The voice of De Anza since 1967.

The secret hell of Christmas lights

January 19, 2016

Every Christmas is accompanied with all manner of fond things: fir trees, candy canes and TV reruns. But what is far too often unaddressed is the terrible aftermath of the holiday cheer; the infuriatingly twinkly phantoms that haunt middle class suburbia well into the heat of July: the lights. This is no exaggeration; deep into spring – even occasionally the summer – one can drive out at night, and be blinded by the soulless twinkle of half–burnt bulbs still drawing the eye.

There is a myriad of reasons off–season decour is a plague – and not a blessing. From the theoretically astronomical social and environmental impact enough tiny LED bulbs could have, to the cruel joke played on the minds of Californians who yearn fruitlessly for the (nonexistent) rain of winter months, the hidden ill effects of these lights could be potentially enormous and indeterminately dangerous.

The psychological toll may be felt by all who gaze upon the bulbs’ bright and mocking glare. One associates christmas lights with wintertime, and the harsh disconnect one finds with lights in July is deeply unsettling. Not only does it cruelly highlight the lack of snow, rain, and water in general, but also throws into startling clarity the sheer length of time that remains before the next coming of the holiday season. If the Starbucks Cup Controversy is anything to go by, the fragility of the collective American consciousness is clearly not built to handle such horrible realizations.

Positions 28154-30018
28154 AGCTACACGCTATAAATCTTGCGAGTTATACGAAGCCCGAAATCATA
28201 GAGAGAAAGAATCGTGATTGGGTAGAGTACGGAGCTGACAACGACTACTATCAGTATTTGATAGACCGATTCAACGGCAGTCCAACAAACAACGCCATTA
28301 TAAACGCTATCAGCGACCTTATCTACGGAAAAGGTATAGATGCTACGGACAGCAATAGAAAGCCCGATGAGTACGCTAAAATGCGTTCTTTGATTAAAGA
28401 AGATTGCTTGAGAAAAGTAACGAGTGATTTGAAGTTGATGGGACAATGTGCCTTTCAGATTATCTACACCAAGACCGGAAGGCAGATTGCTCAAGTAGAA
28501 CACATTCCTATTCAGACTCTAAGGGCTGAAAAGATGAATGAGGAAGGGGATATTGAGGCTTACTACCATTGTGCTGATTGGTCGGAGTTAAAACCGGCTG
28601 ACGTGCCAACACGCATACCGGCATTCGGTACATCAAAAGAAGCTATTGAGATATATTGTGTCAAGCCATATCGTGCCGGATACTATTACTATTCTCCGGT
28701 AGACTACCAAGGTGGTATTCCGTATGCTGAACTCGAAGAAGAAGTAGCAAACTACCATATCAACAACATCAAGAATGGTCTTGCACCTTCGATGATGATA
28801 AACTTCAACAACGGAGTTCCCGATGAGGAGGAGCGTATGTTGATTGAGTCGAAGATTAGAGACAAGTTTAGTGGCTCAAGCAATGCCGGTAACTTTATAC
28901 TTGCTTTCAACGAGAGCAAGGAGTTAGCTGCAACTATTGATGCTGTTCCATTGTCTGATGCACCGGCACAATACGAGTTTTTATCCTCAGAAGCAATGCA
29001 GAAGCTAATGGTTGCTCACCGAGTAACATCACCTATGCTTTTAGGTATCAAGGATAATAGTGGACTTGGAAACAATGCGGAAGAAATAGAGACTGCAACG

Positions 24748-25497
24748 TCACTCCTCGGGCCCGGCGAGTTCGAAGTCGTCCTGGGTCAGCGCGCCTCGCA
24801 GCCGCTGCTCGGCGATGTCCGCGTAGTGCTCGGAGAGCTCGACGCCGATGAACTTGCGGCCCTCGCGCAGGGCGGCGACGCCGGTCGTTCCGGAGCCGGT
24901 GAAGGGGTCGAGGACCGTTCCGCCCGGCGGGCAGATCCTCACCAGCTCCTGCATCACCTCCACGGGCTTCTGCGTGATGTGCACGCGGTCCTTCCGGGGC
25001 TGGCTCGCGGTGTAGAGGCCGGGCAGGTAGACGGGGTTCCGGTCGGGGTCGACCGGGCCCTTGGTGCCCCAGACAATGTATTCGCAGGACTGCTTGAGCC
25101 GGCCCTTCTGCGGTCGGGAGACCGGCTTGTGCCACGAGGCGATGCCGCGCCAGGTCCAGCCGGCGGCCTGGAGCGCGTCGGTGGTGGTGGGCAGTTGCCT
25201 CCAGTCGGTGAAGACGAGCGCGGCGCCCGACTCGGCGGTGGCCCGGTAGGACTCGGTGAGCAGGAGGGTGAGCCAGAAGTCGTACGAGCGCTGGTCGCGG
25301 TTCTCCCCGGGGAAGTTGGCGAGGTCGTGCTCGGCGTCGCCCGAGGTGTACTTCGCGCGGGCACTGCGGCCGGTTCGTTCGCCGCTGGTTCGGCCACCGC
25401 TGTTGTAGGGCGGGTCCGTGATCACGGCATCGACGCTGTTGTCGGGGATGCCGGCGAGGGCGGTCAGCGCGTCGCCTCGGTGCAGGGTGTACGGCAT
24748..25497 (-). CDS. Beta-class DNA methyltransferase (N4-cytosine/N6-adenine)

Moreover, this psychological toll is not confined to the spring and summer months. Homes that hang their lights too early – or leave them up far, far too late – risk permanently scarring their neighbors and friends during the vulnerable periods of October and November. If christmas lights are not a constant of winter, then what is a constant in this empty mockery of a facade one calls life? No one can scarf down a turkey dinner with a sense of overwhelming existential horror already filling their stomach.

The effects of christmas lights are not only damaging intellectually; one needs look no farther than the pages of Consumer Reports to realize that LED bulbs, while many times over more effective than conventional halogen lighting, use electricity. Electricity can be generated all sorts of ways. For example, one can tie children to treadmills and make them run by offering sugary drinks and cheeze-itz. If you light your house with christmas lights year round, you could theoretically be supporting this type of child exploitation, should it turn out this is how America generates power for our electrical grids. Human trafficking is illegal in most countries; should Santa be on the naughty list?

Next time one contemplates leaving lights up past when they should, they ought to consider: do they hate the environment, children, their neighbors, and the stability of the American dream? Be a patriot. Buy a ladder.

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